1958 Photo: left to right, Kimball, Larson, Thomas, Davis, Johnston, Clark, Kahl, Lounsbery, Reitherman
Much has been written about the Nine Old Men and their larger-than-life animation achievements. These were not the first talented artists to work for the Disney Studio, yet they certainly became it's creative core for more than 40 years.
Probably the most definitive work on these 'conquistadors' of the Golden Age is John Canemaker's book, Walt Disney's Nine Old Men and the Art of Animation (Disney Editions, 2001, ISBN-10: 0786864966).
Canemaker recounts how Walt jokingly nicknamed this dream team after President Roosevelt's description of his contentious 1937 Supreme Court, "nine old men, all too aged to recognize a new idea."
Newspaper Cartoon, February 9, 1937, Brooklyn Citizen via New Deal Network.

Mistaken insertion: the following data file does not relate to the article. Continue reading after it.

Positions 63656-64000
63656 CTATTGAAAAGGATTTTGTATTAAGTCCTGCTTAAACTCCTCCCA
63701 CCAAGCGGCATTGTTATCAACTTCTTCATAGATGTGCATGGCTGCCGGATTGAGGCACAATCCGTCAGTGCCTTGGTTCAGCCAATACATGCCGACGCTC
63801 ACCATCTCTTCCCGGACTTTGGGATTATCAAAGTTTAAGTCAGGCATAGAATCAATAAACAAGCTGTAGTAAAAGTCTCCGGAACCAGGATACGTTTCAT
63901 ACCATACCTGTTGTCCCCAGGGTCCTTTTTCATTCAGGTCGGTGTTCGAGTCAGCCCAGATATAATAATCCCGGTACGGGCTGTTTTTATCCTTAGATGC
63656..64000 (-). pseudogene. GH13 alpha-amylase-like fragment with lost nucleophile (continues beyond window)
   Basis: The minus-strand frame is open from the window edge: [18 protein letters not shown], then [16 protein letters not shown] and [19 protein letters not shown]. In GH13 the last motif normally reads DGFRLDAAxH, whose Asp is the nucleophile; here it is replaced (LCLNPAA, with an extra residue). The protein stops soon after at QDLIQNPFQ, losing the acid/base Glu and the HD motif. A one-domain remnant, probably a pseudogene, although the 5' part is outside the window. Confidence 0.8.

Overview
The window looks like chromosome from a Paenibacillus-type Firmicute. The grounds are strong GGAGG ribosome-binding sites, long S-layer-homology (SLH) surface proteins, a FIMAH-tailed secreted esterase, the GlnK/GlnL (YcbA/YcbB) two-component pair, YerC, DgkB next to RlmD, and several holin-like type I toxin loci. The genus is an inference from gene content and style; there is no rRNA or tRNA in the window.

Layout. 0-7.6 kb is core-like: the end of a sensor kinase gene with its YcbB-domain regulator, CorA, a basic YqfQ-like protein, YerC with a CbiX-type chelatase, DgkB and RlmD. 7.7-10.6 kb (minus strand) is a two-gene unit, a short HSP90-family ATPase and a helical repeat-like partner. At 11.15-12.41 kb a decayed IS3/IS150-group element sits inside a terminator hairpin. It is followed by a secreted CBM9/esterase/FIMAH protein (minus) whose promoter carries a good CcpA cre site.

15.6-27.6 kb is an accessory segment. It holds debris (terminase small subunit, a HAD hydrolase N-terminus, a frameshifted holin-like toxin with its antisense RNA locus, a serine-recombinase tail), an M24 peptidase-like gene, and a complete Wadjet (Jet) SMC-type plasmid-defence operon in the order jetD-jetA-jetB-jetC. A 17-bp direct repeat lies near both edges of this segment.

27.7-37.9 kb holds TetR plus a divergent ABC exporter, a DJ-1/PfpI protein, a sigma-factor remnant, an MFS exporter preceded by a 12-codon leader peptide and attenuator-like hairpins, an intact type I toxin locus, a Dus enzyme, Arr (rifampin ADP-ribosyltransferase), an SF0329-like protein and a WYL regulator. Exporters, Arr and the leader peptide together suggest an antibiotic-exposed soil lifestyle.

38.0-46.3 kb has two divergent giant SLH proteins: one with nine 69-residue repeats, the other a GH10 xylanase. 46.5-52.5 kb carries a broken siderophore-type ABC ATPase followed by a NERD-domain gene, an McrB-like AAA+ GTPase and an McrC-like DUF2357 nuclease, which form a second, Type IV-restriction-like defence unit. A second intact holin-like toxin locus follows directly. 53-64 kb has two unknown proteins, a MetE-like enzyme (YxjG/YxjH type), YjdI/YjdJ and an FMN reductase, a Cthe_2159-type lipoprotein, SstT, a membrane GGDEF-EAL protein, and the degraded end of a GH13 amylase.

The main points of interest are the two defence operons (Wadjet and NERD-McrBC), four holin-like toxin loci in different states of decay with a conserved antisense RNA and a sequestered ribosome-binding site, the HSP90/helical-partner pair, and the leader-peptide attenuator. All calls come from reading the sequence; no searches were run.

Of course, the animators were neither old nor afraid of new ideas. Quite the opposite, they would be the leaders, taking the art of animation to new heights.
The Nine Old Men were:
- Les Clark (joined Disney February 23, 1927)
- Wolfgang Reitherman (May 21, 1933)
- Eric Larson (June 1, 1933)
- Ward Kimball (April 2, 1934)
- Milt Kahl (June 25, 1934)
- Frank Thomas (September 24, 1934)
- Ollie Johnston (January 21, 1935)
- John Lounsbery (July 2, 1935)
- Marc Davis (December 2, 1935)
1972 Photo: left to right, Kahl, Reitherman, Davis, Clark, Thomas, Kimball, Larson, Lounsbery, Johnston
Animator Les Clark was the first to be hired in early 1927. The rest of the group came in between 1933-35, just as things were heating up for the making of Snow White and the Seven Dwarfs. From 1935-37, all nine of the very young "old men" would be involved.
Throughout this month, we'll take a closer look at what each contributed to the film and in what capacity they served the animation factory that was the Disney Studio of the late 1930s.